Editorial – New Orthopaedic Residents and Research: How do we Approach

Editorial


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New Orthopaedic Residents and Research: How do we Approach


Journal of Orthopaedic Case Reports | Volume 7 | Issue 2 | March – April 2017 | Page 1-2| Shyam A. DOI: 10.13107/jocr.2250-0685.720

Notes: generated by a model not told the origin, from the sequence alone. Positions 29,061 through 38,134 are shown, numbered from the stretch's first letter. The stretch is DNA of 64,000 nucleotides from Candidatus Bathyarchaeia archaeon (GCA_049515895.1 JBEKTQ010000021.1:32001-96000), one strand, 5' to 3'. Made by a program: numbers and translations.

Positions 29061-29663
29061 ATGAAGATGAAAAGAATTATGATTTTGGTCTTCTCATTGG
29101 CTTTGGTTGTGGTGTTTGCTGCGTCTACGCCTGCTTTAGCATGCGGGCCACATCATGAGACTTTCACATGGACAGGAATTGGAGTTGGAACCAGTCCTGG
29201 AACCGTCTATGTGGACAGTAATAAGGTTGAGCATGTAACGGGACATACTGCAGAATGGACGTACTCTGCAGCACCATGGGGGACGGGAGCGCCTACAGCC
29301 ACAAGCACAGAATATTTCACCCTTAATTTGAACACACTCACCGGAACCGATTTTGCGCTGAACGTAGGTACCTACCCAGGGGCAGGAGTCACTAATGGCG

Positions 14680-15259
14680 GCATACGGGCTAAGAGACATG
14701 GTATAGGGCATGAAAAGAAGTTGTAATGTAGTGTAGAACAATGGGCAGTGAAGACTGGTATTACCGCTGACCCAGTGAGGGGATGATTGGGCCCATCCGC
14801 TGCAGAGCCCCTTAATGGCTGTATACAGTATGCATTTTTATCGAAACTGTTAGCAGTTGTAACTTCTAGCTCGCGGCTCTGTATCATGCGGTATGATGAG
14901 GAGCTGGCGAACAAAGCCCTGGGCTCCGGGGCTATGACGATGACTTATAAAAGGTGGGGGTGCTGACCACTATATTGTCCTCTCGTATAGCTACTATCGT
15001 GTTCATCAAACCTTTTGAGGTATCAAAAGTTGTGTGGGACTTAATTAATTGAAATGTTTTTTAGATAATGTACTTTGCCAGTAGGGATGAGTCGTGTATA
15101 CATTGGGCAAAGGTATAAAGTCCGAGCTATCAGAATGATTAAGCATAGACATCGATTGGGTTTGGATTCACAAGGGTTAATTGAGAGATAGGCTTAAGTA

Authors: Shyam A[1]

[1] Indian Orthopaedic Research Group, Thane, India.

[2] Department of Orthopaedic, Sancheti Institute for Orthopaedics and Rehabilitation, Pune, Maharashtra, India.

Address of Correspondence
Dr. Ashok Shyam,
Department of Orthopaedic, Sancheti Institute for Orthopaedics and Rehabilitation,
Pune, Maharashtra, India.
E-mail: drashokshyam@gmail.com


New Orthopaedic Residents and Research: How do we Approach